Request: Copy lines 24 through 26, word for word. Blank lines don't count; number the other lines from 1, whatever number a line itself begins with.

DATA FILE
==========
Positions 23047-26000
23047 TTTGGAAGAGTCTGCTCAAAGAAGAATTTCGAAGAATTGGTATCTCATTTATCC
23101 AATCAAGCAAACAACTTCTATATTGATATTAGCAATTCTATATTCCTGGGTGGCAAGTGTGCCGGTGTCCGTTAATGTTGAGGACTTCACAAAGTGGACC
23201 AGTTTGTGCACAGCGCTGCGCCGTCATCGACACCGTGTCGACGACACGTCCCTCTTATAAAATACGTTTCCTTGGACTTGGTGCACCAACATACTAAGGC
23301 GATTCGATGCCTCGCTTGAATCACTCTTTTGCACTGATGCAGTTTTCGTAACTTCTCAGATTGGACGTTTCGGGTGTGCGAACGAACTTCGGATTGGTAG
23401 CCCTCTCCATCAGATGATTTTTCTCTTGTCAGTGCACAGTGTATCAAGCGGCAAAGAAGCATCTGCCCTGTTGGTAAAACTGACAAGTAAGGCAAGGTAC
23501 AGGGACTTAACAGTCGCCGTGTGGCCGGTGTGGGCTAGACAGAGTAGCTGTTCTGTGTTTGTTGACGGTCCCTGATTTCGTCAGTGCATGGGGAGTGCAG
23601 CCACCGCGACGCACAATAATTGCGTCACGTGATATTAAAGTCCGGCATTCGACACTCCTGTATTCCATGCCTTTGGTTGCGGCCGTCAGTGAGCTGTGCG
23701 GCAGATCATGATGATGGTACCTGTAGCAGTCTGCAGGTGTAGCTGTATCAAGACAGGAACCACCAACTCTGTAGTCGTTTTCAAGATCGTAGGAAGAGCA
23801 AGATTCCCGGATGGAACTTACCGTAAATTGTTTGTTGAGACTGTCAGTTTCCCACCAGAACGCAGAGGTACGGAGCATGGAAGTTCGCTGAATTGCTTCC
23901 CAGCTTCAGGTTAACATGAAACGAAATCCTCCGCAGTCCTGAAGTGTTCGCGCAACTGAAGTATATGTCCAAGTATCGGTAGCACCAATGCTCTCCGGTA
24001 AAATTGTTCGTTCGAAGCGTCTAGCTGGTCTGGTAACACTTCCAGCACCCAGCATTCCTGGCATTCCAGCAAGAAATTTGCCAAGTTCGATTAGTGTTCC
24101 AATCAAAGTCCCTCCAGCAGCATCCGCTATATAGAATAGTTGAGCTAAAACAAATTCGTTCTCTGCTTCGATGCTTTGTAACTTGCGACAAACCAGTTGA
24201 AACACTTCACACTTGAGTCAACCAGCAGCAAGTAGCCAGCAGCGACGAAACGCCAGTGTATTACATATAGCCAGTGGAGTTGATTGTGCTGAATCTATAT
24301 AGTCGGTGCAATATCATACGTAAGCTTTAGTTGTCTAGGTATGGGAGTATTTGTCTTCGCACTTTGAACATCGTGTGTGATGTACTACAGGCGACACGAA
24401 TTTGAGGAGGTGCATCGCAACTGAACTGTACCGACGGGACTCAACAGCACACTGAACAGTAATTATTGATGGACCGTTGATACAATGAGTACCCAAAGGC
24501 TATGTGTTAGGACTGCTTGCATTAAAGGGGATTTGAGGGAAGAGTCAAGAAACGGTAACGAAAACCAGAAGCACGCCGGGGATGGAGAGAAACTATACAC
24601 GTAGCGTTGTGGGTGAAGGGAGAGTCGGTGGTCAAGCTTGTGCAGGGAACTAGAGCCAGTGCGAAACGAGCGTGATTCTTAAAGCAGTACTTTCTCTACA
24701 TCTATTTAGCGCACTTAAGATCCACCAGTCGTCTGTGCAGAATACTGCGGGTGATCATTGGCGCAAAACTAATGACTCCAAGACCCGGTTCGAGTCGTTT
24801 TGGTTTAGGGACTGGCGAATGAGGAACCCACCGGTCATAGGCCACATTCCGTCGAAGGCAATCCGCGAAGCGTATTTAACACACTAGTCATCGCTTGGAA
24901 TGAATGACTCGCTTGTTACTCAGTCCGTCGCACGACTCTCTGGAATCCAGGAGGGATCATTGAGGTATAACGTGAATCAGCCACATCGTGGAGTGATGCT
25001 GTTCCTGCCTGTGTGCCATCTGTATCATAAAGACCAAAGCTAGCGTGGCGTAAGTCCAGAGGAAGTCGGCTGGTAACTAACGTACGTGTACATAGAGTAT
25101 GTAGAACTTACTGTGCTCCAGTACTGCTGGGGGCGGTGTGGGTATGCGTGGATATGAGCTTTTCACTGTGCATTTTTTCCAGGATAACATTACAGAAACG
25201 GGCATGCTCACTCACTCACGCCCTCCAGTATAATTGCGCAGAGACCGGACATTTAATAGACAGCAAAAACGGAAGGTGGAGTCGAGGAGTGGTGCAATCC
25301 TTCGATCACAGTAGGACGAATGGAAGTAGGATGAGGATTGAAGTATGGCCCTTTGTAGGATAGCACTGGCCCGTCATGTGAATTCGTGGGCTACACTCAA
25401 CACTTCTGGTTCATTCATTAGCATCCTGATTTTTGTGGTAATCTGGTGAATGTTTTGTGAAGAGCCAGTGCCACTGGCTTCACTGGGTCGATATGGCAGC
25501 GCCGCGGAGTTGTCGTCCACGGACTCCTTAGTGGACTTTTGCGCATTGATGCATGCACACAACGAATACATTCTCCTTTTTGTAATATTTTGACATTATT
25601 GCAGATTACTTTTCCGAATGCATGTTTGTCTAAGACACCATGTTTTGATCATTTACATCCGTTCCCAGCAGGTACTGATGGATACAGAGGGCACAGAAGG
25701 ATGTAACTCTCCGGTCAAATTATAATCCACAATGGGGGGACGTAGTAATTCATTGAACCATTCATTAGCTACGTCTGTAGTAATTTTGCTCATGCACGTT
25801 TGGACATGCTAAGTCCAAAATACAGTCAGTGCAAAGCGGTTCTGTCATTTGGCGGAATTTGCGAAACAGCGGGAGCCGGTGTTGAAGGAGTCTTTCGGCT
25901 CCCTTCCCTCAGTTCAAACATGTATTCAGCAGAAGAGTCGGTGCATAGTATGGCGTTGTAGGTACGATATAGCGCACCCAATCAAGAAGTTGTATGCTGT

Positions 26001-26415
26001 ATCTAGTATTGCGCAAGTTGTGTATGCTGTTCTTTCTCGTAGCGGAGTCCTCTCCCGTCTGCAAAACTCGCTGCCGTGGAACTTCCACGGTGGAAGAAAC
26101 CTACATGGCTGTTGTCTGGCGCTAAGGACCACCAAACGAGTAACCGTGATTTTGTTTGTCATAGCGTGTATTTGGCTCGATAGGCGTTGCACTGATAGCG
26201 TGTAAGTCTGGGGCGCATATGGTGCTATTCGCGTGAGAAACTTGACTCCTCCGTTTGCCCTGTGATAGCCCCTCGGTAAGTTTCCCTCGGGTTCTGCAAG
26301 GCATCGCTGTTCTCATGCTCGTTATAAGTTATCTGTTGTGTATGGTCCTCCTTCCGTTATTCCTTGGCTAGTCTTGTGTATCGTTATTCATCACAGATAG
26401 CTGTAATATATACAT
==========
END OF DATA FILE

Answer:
25201 GGCATGCTCACTCACTCACGCCCTCCAGTATAATTGCGCAGAGACCGGACATTTAATAGACAGCAAAAACGGAAGGTGGAGTCGAGGAGTGGTGCAATCC
25301 TTCGATCACAGTAGGACGAATGGAAGTAGGATGAGGATTGAAGTATGGCCCTTTGTAGGATAGCACTGGCCCGTCATGTGAATTCGTGGGCTACACTCAA
25401 CACTTCTGGTTCATTCATTAGCATCCTGATTTTTGTGGTAATCTGGTGAATGTTTTGTGAAGAGCCAGTGCCACTGGCTTCACTGGGTCGATATGGCAGC